La sombra de la hija del faraón / José Antonio Ramos Sucre

The Shadow of the Pharaoh’s Daughter

The vision was displaying the vehement traits of a living being. A vicious pack of hounds was being drawn in the nocturnal secret and was emerging to devour it. Bloody relics remained on the floor and the fierce dogs were leaving the place to some birds with ruby eyes. Dogs of that breed have disappeared from the inhabited world and their descendants, enemies of men, have hidden in the bends and vertices of some hills, with a fleeting resemblance to feudal battlements and towers. A bird, of constant and silent flight, unique in its kind, serves as a lookout and warns them with its sharp voice.
     My eyes opened to dawn when my burning head slipped from its place, on the shattered plinth.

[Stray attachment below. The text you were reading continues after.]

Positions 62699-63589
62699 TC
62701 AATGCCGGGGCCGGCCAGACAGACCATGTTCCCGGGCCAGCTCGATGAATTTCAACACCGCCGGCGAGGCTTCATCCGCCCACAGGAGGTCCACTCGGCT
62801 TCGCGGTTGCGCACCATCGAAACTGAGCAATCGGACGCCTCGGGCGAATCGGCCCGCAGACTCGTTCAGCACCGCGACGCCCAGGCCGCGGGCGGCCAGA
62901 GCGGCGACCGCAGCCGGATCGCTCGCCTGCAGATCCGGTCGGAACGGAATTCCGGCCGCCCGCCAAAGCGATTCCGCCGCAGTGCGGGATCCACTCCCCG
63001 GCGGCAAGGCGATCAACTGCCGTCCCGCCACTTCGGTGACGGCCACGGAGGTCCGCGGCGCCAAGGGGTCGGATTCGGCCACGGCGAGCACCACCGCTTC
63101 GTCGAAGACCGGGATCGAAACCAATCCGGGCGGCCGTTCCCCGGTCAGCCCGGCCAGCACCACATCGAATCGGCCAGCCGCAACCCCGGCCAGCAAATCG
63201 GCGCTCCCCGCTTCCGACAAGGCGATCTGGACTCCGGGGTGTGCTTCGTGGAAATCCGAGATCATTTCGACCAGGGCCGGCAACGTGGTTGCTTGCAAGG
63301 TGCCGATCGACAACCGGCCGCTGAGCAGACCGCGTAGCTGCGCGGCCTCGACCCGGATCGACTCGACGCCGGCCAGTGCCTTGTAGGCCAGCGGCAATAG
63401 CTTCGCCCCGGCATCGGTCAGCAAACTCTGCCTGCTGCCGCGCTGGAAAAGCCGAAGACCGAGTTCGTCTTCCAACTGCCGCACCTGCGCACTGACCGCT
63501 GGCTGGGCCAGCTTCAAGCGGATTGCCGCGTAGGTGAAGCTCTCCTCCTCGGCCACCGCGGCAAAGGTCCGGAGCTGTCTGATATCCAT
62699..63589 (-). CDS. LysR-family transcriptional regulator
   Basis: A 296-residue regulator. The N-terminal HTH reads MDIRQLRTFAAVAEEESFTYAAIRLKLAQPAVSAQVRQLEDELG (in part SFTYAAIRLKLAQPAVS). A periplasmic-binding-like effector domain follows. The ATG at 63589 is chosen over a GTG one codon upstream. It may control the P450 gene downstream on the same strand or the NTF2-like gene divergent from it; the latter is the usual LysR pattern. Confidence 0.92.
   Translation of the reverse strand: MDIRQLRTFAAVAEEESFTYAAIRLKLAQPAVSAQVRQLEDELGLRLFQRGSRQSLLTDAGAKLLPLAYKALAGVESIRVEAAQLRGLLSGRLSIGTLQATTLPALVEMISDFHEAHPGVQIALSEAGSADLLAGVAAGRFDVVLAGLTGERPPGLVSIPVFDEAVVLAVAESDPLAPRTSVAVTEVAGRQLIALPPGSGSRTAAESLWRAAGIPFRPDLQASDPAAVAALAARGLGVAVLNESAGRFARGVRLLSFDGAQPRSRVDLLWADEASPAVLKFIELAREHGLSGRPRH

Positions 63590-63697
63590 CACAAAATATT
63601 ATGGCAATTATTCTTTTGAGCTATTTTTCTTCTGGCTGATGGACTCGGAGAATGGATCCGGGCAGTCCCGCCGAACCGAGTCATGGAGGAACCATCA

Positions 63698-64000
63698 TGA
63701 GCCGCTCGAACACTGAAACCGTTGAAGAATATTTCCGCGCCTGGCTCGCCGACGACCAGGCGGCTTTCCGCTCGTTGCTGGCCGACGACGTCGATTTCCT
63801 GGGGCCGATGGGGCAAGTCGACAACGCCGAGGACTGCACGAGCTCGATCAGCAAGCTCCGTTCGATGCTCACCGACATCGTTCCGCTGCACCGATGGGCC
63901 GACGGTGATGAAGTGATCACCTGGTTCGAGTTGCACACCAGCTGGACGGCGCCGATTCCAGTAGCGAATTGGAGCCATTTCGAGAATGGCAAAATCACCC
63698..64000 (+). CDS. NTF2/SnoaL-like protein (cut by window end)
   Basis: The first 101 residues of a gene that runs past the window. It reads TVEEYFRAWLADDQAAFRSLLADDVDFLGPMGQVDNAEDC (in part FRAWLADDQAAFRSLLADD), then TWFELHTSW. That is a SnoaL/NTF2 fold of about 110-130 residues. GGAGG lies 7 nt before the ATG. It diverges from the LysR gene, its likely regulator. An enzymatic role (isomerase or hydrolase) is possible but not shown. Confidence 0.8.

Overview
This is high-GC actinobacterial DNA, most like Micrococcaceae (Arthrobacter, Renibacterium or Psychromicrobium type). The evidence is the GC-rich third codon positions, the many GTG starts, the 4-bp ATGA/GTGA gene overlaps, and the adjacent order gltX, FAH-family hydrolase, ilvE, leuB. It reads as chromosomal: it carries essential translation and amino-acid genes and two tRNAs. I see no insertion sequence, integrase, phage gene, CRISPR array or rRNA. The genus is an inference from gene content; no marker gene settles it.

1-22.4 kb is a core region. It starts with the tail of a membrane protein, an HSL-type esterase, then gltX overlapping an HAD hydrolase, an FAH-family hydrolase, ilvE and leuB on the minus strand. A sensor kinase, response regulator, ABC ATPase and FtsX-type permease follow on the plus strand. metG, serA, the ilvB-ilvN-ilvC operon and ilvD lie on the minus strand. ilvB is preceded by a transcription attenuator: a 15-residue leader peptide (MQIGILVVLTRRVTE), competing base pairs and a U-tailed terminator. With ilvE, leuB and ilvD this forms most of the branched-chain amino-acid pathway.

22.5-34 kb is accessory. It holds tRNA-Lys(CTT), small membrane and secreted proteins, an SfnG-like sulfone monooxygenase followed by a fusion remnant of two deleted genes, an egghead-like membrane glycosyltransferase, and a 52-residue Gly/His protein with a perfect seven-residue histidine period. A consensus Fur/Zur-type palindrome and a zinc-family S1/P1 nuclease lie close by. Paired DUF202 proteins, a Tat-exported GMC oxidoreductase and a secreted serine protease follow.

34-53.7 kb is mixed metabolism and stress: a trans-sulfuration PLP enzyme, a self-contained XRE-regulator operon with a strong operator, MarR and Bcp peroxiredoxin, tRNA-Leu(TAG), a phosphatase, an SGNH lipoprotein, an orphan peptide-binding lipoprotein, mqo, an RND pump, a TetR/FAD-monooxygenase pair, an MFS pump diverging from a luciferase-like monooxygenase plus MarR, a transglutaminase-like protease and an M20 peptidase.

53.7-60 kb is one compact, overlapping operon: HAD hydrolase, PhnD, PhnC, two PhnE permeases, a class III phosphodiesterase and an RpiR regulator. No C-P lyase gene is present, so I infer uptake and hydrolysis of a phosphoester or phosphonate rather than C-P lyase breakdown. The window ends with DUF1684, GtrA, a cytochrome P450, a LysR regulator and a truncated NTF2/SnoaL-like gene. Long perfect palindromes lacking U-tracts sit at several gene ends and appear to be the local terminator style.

I had spent the night between the columns of a portico and under a bonfire’s protection. At that moment I was following and censuring the fabulous itineraries of the Greeks. A malignant fate was always directing me toward the remainders of some palace belonging to Cambyses, the sacrilegious king, where insatiable felines dwelled.
     I was able to take up lodgings after an audacious hunt. The dejected and mortally wounded beasts were reproducing the scene of a low relief excepted from the ruins, inspired or drawn by cruel Assyrian ingenuity.

Las formas del fuego (1929)

{ José Antonio Ramos Sucre, Obra completa, Caracas: Biblioteca Ayacucho, 1989 }

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